Health outcomes of post-hospital in-home team care: secondary analysis of a Swedish trial.
OBJECTIVE:To determine patient and treatment-related factors predictive of health outcomes. DESIGN:Secondary analysis of a randomized trial with 6-month follow-up. After using bivariate and three-way analysis in the total sample to screen outcome predictors and interactions among baseline variables, multivariate logistic regression was used to model outcomes. SETTING:A county general hospital in central Stockholm, and patients' homes nearby. PATIENTS:Hospital inpatients stable for discharge from acute care, having at least one chronic condition, and dependent in 1 to 5 Katz activities of daily life (ADLs) were included. Subjects (mean age = 81.1 years) were randomized to "team" (n = 150) or "usual care" (n = 99). INTERVENTIONS:Team patients were eligible for in-home primary care by an interdisciplinary team that included a physician, physical therapist, and 24-hour nursing services and geriatric consultation where necessary. "Usual-care" patients received standard district nurse-administered services at home upon hospital discharge. MEASUREMENTS:Demographic, functional status, and medical characteristics were measured at randomization. Outcomes included survival and higher ADL, instrumental ADL (IADL), and outdoor ambulation scores. MAIN RESULTS:Multiple medical, social, behavioral, and functional factors were associated with outcomes. Primary cardiac disease, number of prescription drugs, alcohol abstinence, and baseline mental status all impacted 6-month survival. Controlling for other factors, team care improved the likelihood of ambulation independent of personal assistance at follow-up (P = .027), treating an estimated 10 patients per 1 benefiting. Further, rehabilitative in-home team care neutralized mortality and functional risk factors (low number of baseline contacts and coresidence) apparent in usual care. CONCLUSIONS:Heterogeneous clinical populations of older patients contain many prevalent characteristics important to outcomes. Secondary analysis of trials including interactions identifies treatable and untreatable risks, what program components may be effective, and who benefits.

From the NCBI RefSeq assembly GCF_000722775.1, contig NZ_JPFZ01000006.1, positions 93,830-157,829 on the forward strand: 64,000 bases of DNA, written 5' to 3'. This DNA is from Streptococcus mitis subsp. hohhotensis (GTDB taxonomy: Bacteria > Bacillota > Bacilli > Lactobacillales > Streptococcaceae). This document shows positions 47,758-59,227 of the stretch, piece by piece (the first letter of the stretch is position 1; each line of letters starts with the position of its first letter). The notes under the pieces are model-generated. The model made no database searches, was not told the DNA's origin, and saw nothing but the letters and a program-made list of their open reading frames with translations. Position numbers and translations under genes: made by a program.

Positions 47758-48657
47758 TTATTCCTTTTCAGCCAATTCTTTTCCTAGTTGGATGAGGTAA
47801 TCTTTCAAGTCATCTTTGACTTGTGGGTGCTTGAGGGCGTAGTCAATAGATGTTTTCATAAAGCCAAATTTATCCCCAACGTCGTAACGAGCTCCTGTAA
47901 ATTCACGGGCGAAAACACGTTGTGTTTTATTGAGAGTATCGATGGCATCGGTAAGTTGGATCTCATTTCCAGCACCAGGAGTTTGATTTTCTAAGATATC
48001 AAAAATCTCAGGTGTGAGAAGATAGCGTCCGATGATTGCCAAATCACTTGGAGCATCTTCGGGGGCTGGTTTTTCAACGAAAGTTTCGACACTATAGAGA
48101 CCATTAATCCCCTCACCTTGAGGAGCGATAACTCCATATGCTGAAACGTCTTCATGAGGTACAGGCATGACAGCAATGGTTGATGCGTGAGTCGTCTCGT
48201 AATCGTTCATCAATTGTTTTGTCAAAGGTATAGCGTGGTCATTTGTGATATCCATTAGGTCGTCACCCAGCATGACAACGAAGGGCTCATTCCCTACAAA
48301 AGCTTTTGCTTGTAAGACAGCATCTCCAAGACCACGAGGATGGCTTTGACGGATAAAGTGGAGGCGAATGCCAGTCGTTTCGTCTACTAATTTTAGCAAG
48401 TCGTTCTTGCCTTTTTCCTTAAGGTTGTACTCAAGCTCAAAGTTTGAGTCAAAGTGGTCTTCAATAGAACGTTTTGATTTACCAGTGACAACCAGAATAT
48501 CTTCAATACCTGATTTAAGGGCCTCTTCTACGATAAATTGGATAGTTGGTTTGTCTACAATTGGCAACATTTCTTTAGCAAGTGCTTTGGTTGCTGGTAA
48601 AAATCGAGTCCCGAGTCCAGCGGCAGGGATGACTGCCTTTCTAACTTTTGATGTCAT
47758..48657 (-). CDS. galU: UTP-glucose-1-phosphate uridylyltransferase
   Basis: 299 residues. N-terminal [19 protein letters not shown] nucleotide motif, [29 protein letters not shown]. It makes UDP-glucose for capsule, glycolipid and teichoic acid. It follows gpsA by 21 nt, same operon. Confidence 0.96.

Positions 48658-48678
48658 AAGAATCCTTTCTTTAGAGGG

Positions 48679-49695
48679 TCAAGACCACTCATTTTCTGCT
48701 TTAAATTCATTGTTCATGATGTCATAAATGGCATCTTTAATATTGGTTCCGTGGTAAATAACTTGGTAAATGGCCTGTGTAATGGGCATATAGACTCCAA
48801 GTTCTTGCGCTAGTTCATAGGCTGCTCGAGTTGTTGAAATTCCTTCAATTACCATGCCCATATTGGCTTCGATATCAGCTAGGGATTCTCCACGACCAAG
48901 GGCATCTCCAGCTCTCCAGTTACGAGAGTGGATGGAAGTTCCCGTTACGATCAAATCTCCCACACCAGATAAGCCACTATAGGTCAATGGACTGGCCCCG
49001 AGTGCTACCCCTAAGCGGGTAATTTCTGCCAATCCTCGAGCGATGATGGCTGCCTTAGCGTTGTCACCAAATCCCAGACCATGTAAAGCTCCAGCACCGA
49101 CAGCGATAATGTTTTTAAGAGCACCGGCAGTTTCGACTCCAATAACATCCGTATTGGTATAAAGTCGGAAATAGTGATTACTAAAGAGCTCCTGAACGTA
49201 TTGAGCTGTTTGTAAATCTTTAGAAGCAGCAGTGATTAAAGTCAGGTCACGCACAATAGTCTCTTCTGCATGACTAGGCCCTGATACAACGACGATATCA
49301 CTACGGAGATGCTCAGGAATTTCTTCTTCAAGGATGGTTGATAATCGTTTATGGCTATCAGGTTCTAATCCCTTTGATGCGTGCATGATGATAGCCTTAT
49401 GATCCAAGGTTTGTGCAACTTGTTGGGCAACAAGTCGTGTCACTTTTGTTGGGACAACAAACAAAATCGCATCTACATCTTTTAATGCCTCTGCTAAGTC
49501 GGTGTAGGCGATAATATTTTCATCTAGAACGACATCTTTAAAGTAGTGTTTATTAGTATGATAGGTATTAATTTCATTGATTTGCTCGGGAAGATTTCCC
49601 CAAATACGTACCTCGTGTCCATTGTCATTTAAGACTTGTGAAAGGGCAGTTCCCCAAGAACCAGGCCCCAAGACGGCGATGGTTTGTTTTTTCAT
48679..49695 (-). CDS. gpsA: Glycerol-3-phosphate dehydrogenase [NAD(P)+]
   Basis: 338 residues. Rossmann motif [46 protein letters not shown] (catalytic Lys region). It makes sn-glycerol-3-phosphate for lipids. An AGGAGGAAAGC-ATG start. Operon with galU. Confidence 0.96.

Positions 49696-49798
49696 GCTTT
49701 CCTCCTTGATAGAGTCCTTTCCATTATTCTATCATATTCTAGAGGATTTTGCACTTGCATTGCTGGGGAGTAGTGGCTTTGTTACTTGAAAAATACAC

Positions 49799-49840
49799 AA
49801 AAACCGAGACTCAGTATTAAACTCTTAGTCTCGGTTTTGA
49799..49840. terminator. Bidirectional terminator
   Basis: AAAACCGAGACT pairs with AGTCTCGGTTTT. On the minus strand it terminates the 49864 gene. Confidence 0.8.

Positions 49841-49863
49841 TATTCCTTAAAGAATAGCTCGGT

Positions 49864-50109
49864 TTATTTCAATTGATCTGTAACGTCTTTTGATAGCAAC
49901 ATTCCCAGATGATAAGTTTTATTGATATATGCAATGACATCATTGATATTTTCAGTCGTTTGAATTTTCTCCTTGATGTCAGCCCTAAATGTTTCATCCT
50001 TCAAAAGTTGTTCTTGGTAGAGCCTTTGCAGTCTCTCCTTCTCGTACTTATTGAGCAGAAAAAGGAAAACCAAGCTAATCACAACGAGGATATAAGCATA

Melin, AL; Wieland, D; Harker, JO; Bygren, LO
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